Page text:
Posts tagged: Timothy McVeigh
Dan Roberts, left, and Frank Thomas are shown in this artist rendering as he appear in a federal courtroom in Gainesville, Ga., on Wednesday. The two and two other men are accused of planning a terror attack. (AP/Richard Miller)
By GREG BLUESTEIN and JAY REEVES, Associated Press
BIRMINGHAM, Ala. (AP) — On his website, militia leader-turned-blogger Mike Vanderboegh writes about fed-up Americans responding to government violence with guns and grenades. It's an attempt to warn the government that people are armed and angry, he says, just like last year when he urged those upset with President Barack Obama's health care plan to toss bricks at Democratic Party offices.
A few people shattered office windows then, and federal prosecutors now say his online novel about a militia making war against the U.S. government inspired a group of four retirement-age men in Georgia to plot an attack on unnamed government leaders using guns, the highly deadly toxin ricin and explosives.
Vanderboegh said he doesn't know the suspects. He ridiculed the men's plans and chuckled at the notoriety he has gained for his online rants.
“It comes with the territory,” he said in an interview from his home in a Birmingham suburb. Vanderboegh hasn't been charged with any wrongdoing.
The four suspected militia members allegedly boasted of a “bucket list” of government officials who needed to be “taken out”; talked about scattering ricin from a plane or a car speeding down a highway past major U.S. cities; and scouted IRS and ATF offices, with one man saying, “We'd have to blow the whole building like Timothy McVeigh,” a reference to the man executed for bombing a federal building in Oklahoma City in 1995.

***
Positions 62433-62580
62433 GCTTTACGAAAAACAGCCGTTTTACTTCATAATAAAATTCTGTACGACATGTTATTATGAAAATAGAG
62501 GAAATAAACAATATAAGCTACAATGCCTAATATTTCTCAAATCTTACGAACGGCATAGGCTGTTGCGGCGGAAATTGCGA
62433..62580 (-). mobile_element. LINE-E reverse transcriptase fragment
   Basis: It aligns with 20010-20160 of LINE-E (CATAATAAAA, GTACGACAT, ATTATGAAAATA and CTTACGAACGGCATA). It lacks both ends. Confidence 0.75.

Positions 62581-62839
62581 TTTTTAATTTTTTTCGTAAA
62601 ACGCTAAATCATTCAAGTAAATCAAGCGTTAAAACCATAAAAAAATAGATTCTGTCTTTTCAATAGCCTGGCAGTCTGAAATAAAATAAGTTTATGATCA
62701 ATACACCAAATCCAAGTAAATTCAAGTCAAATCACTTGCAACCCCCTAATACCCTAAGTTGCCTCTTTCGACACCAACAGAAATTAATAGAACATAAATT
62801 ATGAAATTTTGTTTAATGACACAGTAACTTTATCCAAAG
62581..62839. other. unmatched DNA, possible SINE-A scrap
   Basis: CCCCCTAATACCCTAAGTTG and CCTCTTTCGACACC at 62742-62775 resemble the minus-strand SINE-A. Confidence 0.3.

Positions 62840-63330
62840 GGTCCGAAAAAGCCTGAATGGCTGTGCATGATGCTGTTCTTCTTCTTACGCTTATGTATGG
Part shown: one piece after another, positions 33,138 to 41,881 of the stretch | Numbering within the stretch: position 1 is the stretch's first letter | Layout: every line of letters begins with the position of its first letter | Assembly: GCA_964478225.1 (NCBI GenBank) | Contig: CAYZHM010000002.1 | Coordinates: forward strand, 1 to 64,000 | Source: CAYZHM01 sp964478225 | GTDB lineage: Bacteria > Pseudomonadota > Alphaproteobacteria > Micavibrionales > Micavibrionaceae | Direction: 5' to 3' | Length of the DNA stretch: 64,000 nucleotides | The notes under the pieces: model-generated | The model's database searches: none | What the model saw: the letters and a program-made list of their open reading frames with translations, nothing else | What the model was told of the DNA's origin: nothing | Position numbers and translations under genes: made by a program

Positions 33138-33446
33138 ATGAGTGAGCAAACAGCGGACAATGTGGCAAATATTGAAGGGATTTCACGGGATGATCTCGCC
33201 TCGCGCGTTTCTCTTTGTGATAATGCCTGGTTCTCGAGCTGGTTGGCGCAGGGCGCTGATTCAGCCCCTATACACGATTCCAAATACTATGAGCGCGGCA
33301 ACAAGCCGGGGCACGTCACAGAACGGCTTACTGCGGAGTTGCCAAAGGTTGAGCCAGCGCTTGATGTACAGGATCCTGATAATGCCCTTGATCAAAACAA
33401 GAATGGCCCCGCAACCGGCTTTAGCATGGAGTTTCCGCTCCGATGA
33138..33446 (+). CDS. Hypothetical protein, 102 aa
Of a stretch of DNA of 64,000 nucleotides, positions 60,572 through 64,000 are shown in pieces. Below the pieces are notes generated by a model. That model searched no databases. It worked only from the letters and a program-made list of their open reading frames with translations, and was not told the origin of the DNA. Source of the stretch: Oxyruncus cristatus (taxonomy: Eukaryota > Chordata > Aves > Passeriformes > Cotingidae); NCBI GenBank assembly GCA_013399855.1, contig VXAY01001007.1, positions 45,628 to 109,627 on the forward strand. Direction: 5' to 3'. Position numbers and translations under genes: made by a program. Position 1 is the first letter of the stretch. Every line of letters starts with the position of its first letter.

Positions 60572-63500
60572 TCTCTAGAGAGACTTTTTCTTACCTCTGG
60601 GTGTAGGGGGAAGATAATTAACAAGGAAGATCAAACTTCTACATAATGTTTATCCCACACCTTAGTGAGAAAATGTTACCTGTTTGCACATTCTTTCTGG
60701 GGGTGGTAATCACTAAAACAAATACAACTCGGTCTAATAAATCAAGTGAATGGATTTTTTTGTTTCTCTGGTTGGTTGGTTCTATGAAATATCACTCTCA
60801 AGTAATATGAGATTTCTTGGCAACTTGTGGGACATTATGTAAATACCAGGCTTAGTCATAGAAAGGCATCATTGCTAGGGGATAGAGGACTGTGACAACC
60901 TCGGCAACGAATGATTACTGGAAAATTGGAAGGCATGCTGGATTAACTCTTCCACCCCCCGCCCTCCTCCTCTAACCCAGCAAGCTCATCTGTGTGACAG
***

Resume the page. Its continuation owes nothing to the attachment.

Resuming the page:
Federal investigators said they had them under surveillance for at least seven months, infiltrating their meetings at a Waffle House, homes and other places, before finally arresting them Tuesday, just days after discovering evidence they were trying to extract ricin from castor beans.
The four gray-haired men appeared in federal court in Gainesville, Ga., Wednesday without entering a plea. Frederick Thomas, 73; Dan Roberts, 67; (pictured up top) Ray Adams, 65; and Samuel Crump, 68, (pictured left) were jailed for a bail hearing next week. They apparently had trouble hearing the judge, some of them cupping their ears.
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A well-known anti-death penalty lawyer tapped to represent alleged Tucson, Ariz., shooter Jared Loughner led child-killer Joseph Duncan's defense team during his 2008 trial in Boise.
Judy Clarke, formerly federal defender for Eastern Washington and Idaho, has also defended Unabomber Ted Kaczynski, child-killer Susan Smith and domestic terrorists Timothy McVeigh and Eric Robert Rudolph.
Clarke (pictured in 2007) was present during Duncan's death penalty trial in Boise, where he represented himself as his team of court-appointed lawyers stood by. They had earlier tried to leave Duncan's case, saying their participation would violate their professional ethics.
“We are not gunslingers who do the bidding of someone who does not have a rational understanding,” Clarke told U.S. District Judge Edward Lodge.
Lodge declined Clarke's request.
Clarke currently is a lawyer in San Diego, where she has also been a federal defender.
She was called on over the weekend to defend Loughner, who is accused of shooting U.S. Rep. Gabrielle Giffords during an event in Tucson on Saturday. He's also accused of killing six others, including U.S. District Judge John Roll.
Clarke worked in Eastern Washington and Idaho from 1992 to June 2002. Her husband, Speedy Rice, was an instructor at Gonzaga Law School. She has twice argued cases before the U.S. Supreme Court and named one of her dogs in honor of former Supreme Court Justice Abe Fortas.